‘I think there is a space for men as allies in feminist conversations’
Sierra-Leonean activist and social entrepreneur, Moiyattu Banya-Keister is keen about impacting African women and girls. She does this actively through several initiatives, notably- Women Change Africa, a social enterprise that curates the stories of African women and Girls Empowerment Summit Sierra Leone, a social impact feminist-based organisation that supports girls in becoming leaders and change agents in their societies.
She is passionate about developing sustainable communities, channeling resources, and developing tools for women and girls globally. Moiyattu has a Master’s in Social Enterprise Administration from the Columbia University School of Social Work with a Law Minor and has been recognized on various media platforms including Okay Africa Magazine’s Okay Africa 100 Woman Award 2018 as an Okay Africa Okay 100 Woman Honoree.
In this interview with Aderinsola Adeniran of Leading Ladies Africa, Moiyattu discusses her “feminist manifesto,” the importance of including men in feminist conversations and the role sisterhood has played on her journey. Be inspired!
The conversation on social, political and economic equality of the sexes is at an all-time high, especially in Africa. Do you think the impact of this conversation is felt in Africa? How so? What do you think can be done to move the conversation forward?
I think a lot of strides have been made on the African continent mainly because of the historical contributions of women’s rights activists and feminists over time. I think the shift we are seeing now isn’t new, it is more pronounced because of the digital space. There are many wins we must say- women are pushing in leadership roles across the continent, various laws to protect women have been implemented both at the international and regional levels. African women are now taking ownership of their economic independence by going into entrepreneurship, yet there is so much more to be done.
Just a week ago, a young woman lost her life in South Africa due to a rape perpetrated by a man in the community who is well known for raping women. No one protected that woman and she lost her life. Xenophobic attacks are still prevalent in certain areas of Africa, poor access to quality education still puts girls at a disadvantage. In Sierra Leone, pregnant girls are banned from attending school. We need collective action on all levels and for larger machines such as the government to pay attention to the innovative solutions that rest in the hands of women and girls and serve as allies to fuel those innovations on a larger scale.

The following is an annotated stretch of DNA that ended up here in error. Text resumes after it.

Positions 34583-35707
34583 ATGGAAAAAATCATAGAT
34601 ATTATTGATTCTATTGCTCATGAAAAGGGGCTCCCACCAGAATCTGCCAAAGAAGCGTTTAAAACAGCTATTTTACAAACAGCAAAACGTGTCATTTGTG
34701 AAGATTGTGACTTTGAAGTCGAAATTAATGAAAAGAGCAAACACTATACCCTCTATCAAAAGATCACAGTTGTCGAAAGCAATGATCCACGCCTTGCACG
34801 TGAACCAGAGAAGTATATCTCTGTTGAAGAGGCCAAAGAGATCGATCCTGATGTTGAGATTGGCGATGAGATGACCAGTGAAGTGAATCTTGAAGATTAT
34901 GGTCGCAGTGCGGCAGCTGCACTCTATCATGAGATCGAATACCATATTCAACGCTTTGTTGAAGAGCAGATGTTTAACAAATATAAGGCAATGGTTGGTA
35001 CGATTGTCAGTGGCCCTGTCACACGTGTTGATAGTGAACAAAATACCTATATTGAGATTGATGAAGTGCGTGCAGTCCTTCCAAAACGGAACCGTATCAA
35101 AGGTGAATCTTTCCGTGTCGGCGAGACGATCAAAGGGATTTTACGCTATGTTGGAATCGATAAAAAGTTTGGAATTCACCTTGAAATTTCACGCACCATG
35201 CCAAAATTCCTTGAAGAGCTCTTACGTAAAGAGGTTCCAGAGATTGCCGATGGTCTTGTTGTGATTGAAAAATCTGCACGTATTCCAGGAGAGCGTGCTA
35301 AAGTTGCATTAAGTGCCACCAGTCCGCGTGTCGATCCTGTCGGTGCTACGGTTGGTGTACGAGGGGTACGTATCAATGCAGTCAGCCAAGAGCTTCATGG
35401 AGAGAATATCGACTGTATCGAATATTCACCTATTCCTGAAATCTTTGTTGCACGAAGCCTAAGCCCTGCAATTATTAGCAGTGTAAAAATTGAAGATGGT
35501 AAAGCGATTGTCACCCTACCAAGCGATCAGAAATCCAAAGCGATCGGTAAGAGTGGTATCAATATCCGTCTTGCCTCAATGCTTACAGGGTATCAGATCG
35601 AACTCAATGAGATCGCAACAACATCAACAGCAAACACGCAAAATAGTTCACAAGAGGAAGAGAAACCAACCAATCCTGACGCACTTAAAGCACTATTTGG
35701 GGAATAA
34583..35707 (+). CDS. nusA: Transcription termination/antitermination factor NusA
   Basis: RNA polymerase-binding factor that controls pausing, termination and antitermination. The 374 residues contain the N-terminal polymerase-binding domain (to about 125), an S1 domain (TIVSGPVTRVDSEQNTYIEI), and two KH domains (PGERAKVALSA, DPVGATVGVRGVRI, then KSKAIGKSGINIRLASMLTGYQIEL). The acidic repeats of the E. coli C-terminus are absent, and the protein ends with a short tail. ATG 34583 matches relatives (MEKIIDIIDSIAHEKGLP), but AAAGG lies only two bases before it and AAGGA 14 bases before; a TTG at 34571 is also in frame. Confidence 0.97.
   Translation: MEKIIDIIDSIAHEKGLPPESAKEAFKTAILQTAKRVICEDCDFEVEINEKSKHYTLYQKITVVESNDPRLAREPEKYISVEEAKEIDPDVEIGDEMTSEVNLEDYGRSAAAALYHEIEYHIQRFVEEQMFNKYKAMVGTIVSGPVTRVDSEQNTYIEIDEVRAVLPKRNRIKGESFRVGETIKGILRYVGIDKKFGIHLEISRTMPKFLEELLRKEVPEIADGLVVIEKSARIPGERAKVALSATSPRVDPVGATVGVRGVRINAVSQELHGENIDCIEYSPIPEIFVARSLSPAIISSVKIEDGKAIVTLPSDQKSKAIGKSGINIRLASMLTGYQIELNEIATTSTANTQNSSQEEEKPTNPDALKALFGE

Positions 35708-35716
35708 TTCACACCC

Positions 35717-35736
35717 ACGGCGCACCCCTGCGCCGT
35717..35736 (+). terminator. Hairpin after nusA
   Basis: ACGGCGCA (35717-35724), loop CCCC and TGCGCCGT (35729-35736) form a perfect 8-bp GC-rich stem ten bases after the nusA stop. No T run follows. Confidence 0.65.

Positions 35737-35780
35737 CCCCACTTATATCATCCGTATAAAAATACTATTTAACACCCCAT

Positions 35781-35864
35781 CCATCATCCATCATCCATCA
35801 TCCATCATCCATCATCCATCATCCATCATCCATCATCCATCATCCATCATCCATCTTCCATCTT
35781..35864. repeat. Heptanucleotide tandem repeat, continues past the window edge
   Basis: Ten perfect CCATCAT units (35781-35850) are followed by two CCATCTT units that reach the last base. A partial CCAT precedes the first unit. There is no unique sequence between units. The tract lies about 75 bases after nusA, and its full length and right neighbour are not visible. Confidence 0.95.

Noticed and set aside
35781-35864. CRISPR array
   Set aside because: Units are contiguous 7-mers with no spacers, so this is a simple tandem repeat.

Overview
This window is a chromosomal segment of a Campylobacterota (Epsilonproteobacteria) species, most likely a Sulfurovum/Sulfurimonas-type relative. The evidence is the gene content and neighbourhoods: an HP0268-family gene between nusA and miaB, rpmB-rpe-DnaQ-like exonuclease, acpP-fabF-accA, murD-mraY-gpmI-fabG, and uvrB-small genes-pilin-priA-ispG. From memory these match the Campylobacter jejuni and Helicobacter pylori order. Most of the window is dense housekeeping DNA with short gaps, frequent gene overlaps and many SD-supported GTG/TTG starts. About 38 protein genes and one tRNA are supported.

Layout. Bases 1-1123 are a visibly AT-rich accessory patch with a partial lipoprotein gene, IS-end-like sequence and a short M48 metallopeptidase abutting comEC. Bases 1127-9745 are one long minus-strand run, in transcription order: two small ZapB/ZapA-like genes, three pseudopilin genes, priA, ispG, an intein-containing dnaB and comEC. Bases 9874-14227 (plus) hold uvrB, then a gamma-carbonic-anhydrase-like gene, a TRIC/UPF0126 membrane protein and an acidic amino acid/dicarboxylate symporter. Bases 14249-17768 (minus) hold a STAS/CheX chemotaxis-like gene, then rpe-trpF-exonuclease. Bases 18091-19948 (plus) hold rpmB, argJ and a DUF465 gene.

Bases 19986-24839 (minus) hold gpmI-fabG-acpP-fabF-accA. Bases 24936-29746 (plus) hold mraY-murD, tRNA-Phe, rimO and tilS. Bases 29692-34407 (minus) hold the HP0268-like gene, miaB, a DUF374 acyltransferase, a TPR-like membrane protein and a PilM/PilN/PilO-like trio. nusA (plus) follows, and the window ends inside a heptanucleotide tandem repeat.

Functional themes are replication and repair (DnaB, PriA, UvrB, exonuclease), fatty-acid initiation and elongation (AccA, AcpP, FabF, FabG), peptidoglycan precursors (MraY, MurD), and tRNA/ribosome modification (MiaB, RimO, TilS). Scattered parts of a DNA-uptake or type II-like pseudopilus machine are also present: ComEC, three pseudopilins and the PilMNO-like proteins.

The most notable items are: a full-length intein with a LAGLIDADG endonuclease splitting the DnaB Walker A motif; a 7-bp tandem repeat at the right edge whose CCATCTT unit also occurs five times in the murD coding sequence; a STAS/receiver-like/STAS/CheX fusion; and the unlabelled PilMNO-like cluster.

What does female empowerment mean to you?
I don’t necessarily go with the term “female empowerment,” as I think the space of female empowerment is very much so cluttered now and it has become difficult to see who is truly doing this because they care about the work and who is doing it solely because of the dollars. I ascribe to feminist thinking which basically advocates for equality of resources, power, and spaces for both women and men.
What are your thoughts on including men in conversations that pertain to female empowerment?
I think there is a space for men as allies in feminist spaces, but I think we haven’t been intentional about what this looks like. I have noticed in the recent five years, more men are “championing” feminism mostly because of movements such as the He for She movement. I think it’s fine for men to serve as allies if they truly can own the privilege they possess and actively feel fine to give up their power. Instead, what we are progressively seeing are men posing to be feminist or champions of “female empowerment” and taking up spaces and resources that are meant for those who are disadvantaged by patriarchy- women and girls.
I also think there is a space for men in empowerment for boys. Feminism is also about helping boys and men think about their masculinities and identities of what it means to be a man or a boy and how to tear down some of the very labels society places upon them that end up serving as some of the reasons women become disadvantaged. I think that is a space that is heavily neglected and having men who have lived experiences and employ a feminist lens can have a significant impact on young boys.